The Log Cabin

Friday, July 30, 2010

Artificial Stone for your Log Cabin Fireplace

Like most log cabin owners, I will be installing a fireplace in my cabin. Although the Georgia Blue Ridge Mountains have winters much milder than what we experienced when we lived in New England, I am looking forward to firing up those wood logs on a snowy day. We currently have a natural gas fireplace in our townhouse near Atlanta. We use it occasionally but miss the wood smell and natural flames of a wood fireplace.

After some research, we have decided to install a stone fireplace. We feel that the stone will stand out and provide an attractive contrast in our log cabin great room. There are a number of stone choices available. Natural stone is available in a full veneer which is three to five inches thick and a thin veneer which is a lighter weight version and about an inch thick.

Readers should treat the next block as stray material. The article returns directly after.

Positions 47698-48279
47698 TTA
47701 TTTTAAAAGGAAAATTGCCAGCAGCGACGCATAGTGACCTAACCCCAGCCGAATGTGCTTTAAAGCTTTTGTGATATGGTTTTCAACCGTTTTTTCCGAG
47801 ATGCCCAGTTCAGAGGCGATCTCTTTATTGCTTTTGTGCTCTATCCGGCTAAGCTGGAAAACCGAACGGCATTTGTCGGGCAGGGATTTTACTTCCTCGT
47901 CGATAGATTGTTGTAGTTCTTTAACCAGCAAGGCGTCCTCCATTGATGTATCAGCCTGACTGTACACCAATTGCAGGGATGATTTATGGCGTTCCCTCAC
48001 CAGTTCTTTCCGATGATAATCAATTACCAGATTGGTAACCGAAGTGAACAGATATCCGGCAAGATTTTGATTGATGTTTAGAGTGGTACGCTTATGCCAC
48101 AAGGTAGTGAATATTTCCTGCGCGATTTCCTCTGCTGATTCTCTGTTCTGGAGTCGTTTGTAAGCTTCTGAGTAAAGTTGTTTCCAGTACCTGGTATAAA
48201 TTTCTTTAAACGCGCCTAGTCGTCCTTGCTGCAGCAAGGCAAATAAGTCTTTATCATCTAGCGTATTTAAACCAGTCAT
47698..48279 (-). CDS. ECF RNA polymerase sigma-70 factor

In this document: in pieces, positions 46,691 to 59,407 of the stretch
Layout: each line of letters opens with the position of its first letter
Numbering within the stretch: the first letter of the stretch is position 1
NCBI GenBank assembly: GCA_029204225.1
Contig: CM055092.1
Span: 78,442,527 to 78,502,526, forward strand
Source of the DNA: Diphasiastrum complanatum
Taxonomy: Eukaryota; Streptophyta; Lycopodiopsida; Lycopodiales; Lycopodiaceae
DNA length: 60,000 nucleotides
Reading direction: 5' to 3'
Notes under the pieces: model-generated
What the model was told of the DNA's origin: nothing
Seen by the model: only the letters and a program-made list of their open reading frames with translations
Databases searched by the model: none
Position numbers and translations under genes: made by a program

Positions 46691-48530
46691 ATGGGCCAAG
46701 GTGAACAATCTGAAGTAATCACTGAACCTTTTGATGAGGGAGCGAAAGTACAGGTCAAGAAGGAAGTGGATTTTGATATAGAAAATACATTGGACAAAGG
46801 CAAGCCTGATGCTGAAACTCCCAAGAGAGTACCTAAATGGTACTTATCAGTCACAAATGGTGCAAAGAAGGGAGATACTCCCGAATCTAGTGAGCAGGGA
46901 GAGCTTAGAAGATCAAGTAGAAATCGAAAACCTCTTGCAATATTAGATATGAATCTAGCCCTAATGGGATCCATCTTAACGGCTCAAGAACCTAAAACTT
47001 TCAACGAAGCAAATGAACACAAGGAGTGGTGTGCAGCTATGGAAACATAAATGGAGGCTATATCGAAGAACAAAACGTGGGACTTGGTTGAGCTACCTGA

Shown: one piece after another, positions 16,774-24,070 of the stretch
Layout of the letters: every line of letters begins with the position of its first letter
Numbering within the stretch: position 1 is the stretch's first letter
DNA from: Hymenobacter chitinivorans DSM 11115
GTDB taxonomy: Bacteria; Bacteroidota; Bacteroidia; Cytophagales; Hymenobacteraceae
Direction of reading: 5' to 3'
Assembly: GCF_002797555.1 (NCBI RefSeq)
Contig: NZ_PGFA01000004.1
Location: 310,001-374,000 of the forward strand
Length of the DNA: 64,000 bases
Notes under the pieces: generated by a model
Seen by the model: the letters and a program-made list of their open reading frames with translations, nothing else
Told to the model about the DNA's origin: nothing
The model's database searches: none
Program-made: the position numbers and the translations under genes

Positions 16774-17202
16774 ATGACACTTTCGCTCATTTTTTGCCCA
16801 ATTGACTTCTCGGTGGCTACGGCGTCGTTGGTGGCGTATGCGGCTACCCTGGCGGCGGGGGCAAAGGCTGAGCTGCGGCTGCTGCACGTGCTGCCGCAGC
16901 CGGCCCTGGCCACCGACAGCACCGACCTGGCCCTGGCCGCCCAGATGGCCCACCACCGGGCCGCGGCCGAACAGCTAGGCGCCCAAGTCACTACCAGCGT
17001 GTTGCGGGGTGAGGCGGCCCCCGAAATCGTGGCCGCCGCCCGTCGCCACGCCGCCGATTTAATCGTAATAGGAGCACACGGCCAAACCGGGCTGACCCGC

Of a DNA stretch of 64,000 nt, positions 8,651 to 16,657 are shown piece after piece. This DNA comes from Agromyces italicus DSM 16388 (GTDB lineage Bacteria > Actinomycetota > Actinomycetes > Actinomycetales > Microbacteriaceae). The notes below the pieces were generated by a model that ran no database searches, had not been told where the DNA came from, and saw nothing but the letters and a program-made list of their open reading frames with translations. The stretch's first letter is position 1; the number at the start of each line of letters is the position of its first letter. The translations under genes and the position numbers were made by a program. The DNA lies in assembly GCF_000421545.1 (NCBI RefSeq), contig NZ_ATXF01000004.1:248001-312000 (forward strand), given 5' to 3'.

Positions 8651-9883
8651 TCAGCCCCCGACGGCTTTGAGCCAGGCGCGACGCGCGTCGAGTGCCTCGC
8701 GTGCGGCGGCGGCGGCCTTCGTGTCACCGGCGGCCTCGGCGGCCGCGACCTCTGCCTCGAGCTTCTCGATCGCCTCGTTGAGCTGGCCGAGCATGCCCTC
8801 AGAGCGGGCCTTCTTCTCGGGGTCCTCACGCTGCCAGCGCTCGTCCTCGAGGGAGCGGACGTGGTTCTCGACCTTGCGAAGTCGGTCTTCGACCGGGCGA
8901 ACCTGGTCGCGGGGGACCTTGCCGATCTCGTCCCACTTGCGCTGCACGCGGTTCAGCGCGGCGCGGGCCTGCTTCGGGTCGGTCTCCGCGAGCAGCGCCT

Besides real stone, you also have the artificial or manufactured stone option. Artificial stone is made from concrete or cement and aggregates that are poured into special detailed molds. Special pigments are added to produce long lasting colors. Surface coloration is achieved by applying pigments to the surface of the mold. There are different styles available that mimic a variety of natural rocks. They look like the real thing.

A major advantage of the artificial stone is weight and the resulting easier installation. Artificial stone can be one third to one sixth of the weight of real stone. Artificial stone faced fireplaces do not require full masonry foundations to support them in you log cabin. Installing the lighter ‘stones’ saves time and cost. They can be installed by the weekend handyman following simple instructions provided by the manufacturer.

Manufacturers will provide warranties up to 50 years on their manufactured stones. They are non combustible. They are typically cheaper than real stone. Given the real look and other advantages, I will be using artificial stone for my log cabin fireplace.

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